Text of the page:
The bacteria colonization approach doesn’t have the same environmental concerns because the bacteria don’t change the genetic makeup of the mosquito, he said, and bacterial inoculation of mosquitos in the lab is much less expensive than transgenesis.

In either case, success lies first in survival. The introduced mosquitos must be able to successfully compete with native wild mosquitos to establish viable populations after release. Transgenic mosquitos must be able to successfully reproduce with wild mosquitos and pass along the genetic trait modification that resists disease transmission to their progeny. Paratransgenic mosquitos also need to reproduce, after which their eggs are infected by the bacteria they carry and pass some bacteria through the water they are laid in to wild eggs that are present.

The mathematical models can provide researchers with “some idea about whether their approach is working,” Li says, through quantitative or qualitative analysis and asymptotic analysis. Quantitative analysis is used to model near-term numerical results of a vector control action. Qualitative and asymptotic analyses are used to model the much longer-term results and the limiting behavior of the model dynamics.

“We want to determine key biological, vital parameters, like the birth rate and the death rate, for the transgenic and paratransgenic mosquitos,” Li says. “What are the key parameters to ensure the survival of the mosquitos released and the transgenes inherited?”

Also of concern to researchers is the threshold release value. At what population level should lab-treated mosquitos be released to cross the threshold of viability? What are optimal release levels for given disease control goals? What will be the effects of various release quantities on a disease control goal?

Then there is the question of how persistent a dominant or recessive trait malaria resistance transgene in a lab-produced mosquito would be when interbred into a wild population.

“Our model is showing that it is not the dominance that is most important,” says Li. “The fitness – that is, the ability to both survive and reproduce – is more important than the dominance. We must make the mosquitos so they live longer and reproduce more” than the wild populations.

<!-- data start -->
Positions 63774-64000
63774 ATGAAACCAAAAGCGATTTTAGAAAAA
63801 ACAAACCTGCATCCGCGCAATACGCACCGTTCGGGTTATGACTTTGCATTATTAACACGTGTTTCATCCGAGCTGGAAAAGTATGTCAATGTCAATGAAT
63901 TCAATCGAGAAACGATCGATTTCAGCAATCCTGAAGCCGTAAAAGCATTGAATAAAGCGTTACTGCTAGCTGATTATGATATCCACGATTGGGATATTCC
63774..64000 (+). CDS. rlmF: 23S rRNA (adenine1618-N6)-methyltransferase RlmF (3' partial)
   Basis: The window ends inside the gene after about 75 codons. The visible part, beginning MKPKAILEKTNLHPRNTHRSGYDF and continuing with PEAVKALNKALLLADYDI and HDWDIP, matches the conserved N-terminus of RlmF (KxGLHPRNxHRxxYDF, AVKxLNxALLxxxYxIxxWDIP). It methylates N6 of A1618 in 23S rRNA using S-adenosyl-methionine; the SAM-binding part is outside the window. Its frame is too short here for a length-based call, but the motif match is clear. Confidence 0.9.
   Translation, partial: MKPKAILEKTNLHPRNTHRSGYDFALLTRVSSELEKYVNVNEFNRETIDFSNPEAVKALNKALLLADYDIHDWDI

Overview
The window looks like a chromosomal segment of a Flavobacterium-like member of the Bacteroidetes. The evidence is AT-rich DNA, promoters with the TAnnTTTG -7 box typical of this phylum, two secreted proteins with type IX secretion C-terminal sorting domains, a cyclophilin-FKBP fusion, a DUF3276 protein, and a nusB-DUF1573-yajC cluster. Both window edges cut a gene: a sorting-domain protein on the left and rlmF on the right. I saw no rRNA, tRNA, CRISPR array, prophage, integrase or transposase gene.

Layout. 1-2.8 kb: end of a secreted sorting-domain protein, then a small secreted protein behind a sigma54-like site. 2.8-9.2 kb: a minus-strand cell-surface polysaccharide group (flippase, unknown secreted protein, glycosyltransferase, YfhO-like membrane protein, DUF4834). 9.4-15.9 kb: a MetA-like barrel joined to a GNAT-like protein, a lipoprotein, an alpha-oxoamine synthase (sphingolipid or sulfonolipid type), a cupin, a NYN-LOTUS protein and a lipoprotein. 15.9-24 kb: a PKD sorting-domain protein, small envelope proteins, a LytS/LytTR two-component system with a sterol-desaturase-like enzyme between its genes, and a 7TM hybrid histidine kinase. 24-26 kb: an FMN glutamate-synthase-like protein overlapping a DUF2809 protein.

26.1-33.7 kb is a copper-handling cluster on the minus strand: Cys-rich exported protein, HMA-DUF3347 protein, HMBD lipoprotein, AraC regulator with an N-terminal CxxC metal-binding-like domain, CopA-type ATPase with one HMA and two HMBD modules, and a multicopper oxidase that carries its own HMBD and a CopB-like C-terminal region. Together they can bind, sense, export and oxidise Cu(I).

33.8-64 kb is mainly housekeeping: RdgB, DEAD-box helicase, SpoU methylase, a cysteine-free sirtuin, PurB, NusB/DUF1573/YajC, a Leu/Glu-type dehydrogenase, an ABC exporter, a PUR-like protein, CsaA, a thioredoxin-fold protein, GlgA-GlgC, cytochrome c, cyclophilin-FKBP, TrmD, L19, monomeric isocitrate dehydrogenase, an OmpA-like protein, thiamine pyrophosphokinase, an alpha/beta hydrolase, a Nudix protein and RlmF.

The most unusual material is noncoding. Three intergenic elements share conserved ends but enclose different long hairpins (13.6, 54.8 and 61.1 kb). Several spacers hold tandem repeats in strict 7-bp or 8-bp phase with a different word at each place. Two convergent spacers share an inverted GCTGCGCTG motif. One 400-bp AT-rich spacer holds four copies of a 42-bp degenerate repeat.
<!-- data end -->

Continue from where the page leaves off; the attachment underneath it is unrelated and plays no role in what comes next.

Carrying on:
In the models, longevity success can lead to a state of equilibrium between native and introduced mosquitos. Li’s models are either of discrete time, based on difference equations, or of continuous time, based on differential equations, to help predict qualitative outcomes over a very long period of time. Difference equations compute an output at a certain times based on past and present input samples in the discrete time domain. Differential equations relate the value of an unknown function and its derivatives of various orders in a continuous time setting.

“With the difference equations, the advantage is that it is more intuitive, but its theory and development have a short history and the analysis is relatively more difficult,” says Li. “The theory of differential equations, on the other hand, has a very long history and is well developed so that it provides more tools that we can use.”

Through mathematical analysis, the models show that in theory over a very long period of time, the wild malaria-susceptible mosquitos succumb to the introduced bugs under certain conditions, or coexist with the introduced bugs under other conditions.

“We are trying to satisfy those certain conditions under which the wild mosquitos will be wiped out,” Li says. “If it is necessary to have the other conditions satisfied and then the two types of mosquitos coexist, we can still manage to bring the number of the wild mosquitos down via controlling some parameters.”

Source: University of Alabama Huntsville